The retreat taught me to be more mindful about my mind and body.

Thinudi Wickramage

 There are several things I learned from my first retreat. Waking up very early was surprisingly not difficult for me and we washed up. Everyone got their own candle, which we brought to the shrine room and meditated on loving kindness and our loving parents. I also remember Bhante saying how the candles were a metaphor for the light of Dhamma dispelling the darkness of delusion. 

Once we went to breakfast, I found it slightly difficult to keep my mind focused on my thoughts. It got progressively easier over the days, though. Then we had a Sutta discussion with Bhante Wajirabodhi thero, analyzing the Mangala, Ratana, and Karaniya Metta Suttas. The Mangala Sutta was about loving-kindness and blessings, and the Ratana Sutta is a protection chant. Although there were English translations, Bhante said the actual Pali words were more deep and meaningful than that. 

After another Buddha Puja, we had lunch. While I was eating, I tried not to savor or attach to the taste of the food but instead concentrated on nourishing my body and thinking about the people who made or brought the food for us. 

After lunch, we had a work period, which I enjoyed because I felt helpful cleaning. During the working period, I helped clean the kitchen, dishes, bathrooms, and outside. I noticed that everyone else who was working all took on different responsibilities to work faster. 

Then, we had an art session with Bhante Piyananda thero. The first day, my group and I chose a Jataka story and drew different scenes of the story, The Monkey King and the Crocodile. We never did anything with it, and that confused me a bit, but the session was calming. The second day in art we designed rocks for our parents, and the third day we drew a still life image of a flower vase and microphone. 

We had a break since the art session was two hours, and then we had a walking meditation with Bhante Deepanakaro thero. Before we walked, he spoke about the impermanence of everything, that one day everything we know will not be here. Then during the walking meditation, I felt how the different terrains felt. For example, the parking lot’s pavement was kind of coarse and rough and became very hot when the sun shone on it.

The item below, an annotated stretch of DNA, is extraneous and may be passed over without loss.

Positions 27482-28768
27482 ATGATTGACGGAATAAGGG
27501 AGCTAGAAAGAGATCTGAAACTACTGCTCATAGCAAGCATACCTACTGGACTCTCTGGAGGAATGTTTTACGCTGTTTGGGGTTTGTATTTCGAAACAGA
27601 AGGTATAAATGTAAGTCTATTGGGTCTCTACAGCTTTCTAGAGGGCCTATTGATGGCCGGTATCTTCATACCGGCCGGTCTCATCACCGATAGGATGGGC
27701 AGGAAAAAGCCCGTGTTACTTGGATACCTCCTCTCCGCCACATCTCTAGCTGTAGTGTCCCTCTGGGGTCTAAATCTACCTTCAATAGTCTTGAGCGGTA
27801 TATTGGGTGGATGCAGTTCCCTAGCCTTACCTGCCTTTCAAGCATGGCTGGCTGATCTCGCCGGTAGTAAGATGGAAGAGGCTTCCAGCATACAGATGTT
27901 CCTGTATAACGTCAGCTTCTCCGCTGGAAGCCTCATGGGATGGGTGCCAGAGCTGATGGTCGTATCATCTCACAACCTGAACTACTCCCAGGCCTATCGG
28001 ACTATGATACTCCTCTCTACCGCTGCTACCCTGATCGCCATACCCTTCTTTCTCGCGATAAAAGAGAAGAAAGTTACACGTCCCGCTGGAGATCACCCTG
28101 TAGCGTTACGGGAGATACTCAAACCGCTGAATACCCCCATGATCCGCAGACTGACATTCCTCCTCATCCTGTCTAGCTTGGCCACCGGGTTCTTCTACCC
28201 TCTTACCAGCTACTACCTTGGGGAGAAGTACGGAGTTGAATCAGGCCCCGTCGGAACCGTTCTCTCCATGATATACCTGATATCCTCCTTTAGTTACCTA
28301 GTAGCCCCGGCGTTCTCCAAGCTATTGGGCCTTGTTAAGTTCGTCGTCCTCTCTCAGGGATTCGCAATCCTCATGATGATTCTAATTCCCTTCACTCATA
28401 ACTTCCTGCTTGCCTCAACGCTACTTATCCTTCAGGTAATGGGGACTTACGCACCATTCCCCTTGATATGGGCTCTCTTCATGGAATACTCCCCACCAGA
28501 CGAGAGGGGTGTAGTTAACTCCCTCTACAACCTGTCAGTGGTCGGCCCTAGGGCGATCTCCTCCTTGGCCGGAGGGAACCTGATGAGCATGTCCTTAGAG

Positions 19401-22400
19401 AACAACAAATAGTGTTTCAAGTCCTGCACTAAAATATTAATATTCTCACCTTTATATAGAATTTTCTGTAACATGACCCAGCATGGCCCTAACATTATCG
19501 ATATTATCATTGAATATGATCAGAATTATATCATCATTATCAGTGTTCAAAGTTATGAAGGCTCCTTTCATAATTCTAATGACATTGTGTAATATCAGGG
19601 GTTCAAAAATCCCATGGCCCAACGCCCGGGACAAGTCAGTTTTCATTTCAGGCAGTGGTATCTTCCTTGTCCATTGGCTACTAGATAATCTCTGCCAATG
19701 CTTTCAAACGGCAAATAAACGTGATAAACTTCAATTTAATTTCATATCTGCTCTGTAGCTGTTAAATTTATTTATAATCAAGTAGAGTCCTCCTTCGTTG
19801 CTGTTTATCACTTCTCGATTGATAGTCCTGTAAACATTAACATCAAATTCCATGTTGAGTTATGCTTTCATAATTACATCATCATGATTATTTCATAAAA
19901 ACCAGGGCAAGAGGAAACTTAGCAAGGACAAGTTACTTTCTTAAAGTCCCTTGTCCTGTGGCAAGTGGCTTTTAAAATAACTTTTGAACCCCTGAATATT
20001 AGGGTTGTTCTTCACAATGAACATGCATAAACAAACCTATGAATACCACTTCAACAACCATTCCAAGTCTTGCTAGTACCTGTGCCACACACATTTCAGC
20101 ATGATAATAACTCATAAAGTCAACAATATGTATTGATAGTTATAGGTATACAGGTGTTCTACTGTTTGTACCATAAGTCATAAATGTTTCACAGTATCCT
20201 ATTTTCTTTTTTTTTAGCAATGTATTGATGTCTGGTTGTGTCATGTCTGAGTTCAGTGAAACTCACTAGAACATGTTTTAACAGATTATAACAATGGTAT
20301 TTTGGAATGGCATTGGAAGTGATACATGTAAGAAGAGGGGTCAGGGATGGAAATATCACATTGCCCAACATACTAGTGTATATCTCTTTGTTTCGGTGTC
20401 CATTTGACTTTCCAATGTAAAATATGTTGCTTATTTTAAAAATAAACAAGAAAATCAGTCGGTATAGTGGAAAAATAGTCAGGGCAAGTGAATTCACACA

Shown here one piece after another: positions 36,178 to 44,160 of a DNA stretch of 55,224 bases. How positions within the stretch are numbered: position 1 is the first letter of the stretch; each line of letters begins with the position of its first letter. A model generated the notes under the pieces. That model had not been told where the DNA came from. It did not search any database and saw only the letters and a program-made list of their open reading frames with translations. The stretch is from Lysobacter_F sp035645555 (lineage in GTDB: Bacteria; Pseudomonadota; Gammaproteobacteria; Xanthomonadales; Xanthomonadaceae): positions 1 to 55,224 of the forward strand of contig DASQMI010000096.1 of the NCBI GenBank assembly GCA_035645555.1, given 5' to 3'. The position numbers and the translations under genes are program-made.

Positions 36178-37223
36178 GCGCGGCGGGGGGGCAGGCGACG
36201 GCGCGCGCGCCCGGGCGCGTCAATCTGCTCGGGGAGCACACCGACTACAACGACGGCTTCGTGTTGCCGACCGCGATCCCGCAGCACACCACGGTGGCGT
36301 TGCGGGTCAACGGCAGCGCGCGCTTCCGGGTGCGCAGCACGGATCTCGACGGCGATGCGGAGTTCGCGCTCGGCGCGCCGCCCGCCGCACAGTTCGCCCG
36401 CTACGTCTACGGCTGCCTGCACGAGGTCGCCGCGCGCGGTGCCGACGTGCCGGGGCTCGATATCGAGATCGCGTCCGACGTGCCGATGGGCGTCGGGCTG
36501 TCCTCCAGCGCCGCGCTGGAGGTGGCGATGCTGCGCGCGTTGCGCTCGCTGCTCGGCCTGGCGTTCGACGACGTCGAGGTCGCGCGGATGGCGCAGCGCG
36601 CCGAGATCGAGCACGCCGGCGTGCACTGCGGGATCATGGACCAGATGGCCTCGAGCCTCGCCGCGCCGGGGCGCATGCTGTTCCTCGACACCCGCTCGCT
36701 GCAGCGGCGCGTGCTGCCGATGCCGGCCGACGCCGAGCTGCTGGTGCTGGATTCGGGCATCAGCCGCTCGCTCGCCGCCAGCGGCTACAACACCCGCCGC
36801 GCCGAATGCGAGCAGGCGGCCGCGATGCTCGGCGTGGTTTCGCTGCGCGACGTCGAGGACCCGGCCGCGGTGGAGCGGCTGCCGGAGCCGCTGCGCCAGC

Then we went inside for a Dhamma discussion, where Bhante Deepanakaro thero spoke about impermanence and mindfulness, among other topics. It was difficult to sit there and listen for so long without doing anything else, but I tried to and it was quite rewarding.

We had another break, and some of us prepared to go to another Buddhist temple. On the first day, we went to a large Cambodian temple with a big shrine room with several paintings of major events in the Buddha’s life. They also had a Laughing Buddha statue. The second day, we visited a Laos temple with a bell, but no one was there. Both temples had very detailed carvings and statues. It was interesting seeing how other cultures and types of Buddhism perceive the same religion. 

When we came back to our temple, we had the Atavisi Puja in the evening and prepared to sleep. At the beginning, I had trouble sleeping because we were on the concrete in the shrine room. I tried not to move because I didn’t want to wake anyone up, so I stayed awake for a few hours. Eventually, I fell asleep though.

The retreat taught me to be more mindful about my mind and body. I hope to apply these to my daily life, and I will definitely be there next year! I thank all the adults and parents for preparing and bringing food for us. My gratitude also goes to the Bhantes for taking time to organize this and teach us. 

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